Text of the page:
Mansion House Cottages

Mansion House Cottages on Bell Hill, circa 1913. Postcard published by Brown & Dawson. Museum Collection.

Island History

by Pierce Rafferty

In 1889, two brothers named Edmund and Walton Ferguson, both successful bankers, bought approximately ninetenths of Fishers Island from the Fox family. The new owners immediately began to implement a plan to transform Fishers Island from a day excursion destination into a more elite resort capable of attracting families to the island on a seasonal basis.

As part of their 1889 purchase, the Fergusons assumed control of the Fox-owned Mansion House, which had been operating as a hotel since 1877. A Colonial-era residence with a mid-19th century rear addition, it was located on an elevated rise beyond right field of today’s ball field. The historic Mansion House residence, minus the rear addition, still stands on this site.

Two years later, in 1891, the Fergusons purchased a second Fishers Island hotel, the Lyles Beach, from its private syndicate owners. This establishment had been operating as a boisterous day-excursion “shore hotel” since 1882. Blessed with an expansive waterfront view, the Lyles Beach fronted Fishers Island Sound at the entrance to West Harbor, west of the present-day location of the Three Sisters Cottages. After a major renovation, it reopened in 1892 under Ferguson management as the more elegant Munnatawket Hotel.

The Mansion House, despite its inland location and lesser water view (West Harbor was visible only at a distance), quickly evolved into the uncontested social epicenter of the island, a vibrant hub for a growing summer community then based entirely at the west end. It featured adjacent membership clubs—first the Casino (1895) and then the Hay Harbor Club (1909). By the mid-1910s, the Mansion House had three large extensions, each four stories high, that dwarfed the original structure. Each extension was named for its ground floor function: the dining room extension, the ballroom extension, and the living, or drawing-room, extension.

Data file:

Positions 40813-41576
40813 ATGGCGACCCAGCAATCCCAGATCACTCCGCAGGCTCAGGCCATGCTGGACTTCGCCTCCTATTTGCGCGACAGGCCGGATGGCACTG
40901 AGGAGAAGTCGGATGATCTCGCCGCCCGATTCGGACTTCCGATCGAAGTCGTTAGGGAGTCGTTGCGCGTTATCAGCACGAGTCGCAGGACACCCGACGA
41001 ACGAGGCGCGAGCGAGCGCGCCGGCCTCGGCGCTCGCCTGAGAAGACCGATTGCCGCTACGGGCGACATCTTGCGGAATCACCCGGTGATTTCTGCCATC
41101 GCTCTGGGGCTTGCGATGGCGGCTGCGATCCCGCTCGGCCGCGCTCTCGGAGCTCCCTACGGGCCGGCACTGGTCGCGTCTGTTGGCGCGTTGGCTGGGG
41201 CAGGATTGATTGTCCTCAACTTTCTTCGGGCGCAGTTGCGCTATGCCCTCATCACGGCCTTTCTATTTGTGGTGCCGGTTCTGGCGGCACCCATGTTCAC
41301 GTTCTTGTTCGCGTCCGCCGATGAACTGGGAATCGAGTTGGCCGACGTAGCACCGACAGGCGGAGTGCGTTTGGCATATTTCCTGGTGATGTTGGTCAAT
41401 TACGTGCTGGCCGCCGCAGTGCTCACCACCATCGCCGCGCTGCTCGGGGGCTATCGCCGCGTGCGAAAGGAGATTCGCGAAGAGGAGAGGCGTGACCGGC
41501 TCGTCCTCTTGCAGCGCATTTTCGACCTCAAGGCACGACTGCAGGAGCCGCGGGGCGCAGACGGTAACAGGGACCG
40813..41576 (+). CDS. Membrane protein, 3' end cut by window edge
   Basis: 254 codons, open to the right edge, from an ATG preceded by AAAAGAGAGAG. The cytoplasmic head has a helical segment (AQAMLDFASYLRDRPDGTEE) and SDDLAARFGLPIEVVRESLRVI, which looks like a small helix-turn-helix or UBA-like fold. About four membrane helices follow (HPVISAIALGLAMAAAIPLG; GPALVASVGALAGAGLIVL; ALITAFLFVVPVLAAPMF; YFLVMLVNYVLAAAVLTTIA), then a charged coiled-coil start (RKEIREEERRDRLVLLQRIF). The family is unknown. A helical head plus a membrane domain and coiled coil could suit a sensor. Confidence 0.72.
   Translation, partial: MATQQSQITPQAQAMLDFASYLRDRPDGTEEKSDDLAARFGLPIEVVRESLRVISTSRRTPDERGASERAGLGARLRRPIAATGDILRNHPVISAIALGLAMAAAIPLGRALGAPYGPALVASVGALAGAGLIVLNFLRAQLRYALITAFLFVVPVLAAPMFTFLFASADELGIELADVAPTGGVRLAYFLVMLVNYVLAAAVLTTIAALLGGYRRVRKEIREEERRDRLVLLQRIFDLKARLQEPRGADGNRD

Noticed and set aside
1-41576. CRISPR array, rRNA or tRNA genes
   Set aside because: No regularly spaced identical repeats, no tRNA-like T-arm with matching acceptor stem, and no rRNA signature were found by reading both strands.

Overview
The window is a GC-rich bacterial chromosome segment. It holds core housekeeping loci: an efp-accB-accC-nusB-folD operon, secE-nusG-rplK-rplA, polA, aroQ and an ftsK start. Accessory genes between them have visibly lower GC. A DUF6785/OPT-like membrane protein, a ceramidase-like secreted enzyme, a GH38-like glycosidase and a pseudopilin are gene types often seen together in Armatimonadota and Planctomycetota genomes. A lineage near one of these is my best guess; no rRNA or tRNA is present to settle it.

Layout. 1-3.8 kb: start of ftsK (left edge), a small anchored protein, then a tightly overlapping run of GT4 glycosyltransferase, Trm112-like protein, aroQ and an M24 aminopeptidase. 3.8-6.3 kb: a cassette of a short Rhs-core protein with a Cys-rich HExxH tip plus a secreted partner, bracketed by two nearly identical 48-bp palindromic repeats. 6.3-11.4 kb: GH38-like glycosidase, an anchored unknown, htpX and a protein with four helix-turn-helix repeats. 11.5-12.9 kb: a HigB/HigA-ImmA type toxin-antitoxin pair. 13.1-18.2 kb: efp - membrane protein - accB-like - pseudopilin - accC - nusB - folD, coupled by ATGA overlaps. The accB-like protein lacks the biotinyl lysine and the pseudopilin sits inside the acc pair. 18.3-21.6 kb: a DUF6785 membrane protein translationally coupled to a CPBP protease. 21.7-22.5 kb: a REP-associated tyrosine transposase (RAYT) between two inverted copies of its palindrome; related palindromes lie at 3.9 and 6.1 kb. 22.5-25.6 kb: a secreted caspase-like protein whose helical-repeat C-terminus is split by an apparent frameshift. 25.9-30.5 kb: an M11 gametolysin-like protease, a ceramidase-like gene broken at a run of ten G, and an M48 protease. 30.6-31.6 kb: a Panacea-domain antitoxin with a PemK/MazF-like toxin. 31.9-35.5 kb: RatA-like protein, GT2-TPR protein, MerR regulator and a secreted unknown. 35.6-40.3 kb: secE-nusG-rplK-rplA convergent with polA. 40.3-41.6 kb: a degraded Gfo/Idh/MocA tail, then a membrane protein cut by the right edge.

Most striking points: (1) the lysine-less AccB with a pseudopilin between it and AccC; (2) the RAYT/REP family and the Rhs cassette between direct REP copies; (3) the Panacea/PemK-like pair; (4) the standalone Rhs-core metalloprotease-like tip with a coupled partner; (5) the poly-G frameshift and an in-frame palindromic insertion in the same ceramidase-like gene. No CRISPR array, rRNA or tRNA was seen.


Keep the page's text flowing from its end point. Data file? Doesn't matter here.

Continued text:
Between 1891 and the mid-1910s, the Fergusons built a total of 23 Mansion House Cottages and a children’s Diet Kitchen on the slopes of neighboring Bell Hill (today’s Shingle Hill). The families who rented these cottages could eat and socialize at the hotel’s central dining area, or they could have meals delivered directly to their homes. Not all of the cottages initially had kitchens. The cottages were usually rented for the full season, but in some instances they were let out for the half season.

During this period, as the Mansion House was expanding and flourishing, the Munnatawket Hotel took a parallel but opposite track. It was structurally reduced to a third of its size in 1905—The Day attributed the reduction to “poor business”—and then, surprisingly, it was rebuilt to its original size circa 1913. Whatever the size, however, it was by this time considered the Fergusons’ second-tier, or “medium-priced” hotel. By the early 1920s, the Munnatawket was leased to an outside hotel manager on a year-to-year basis at a bargain price. However, it sat unleased and empty for at least a year before it was finally razed in the mid-1920s.

Munnatawket Hotel

Munnatawket Hotel, circa 1895. Photo by James S. Casey. Museum Collection.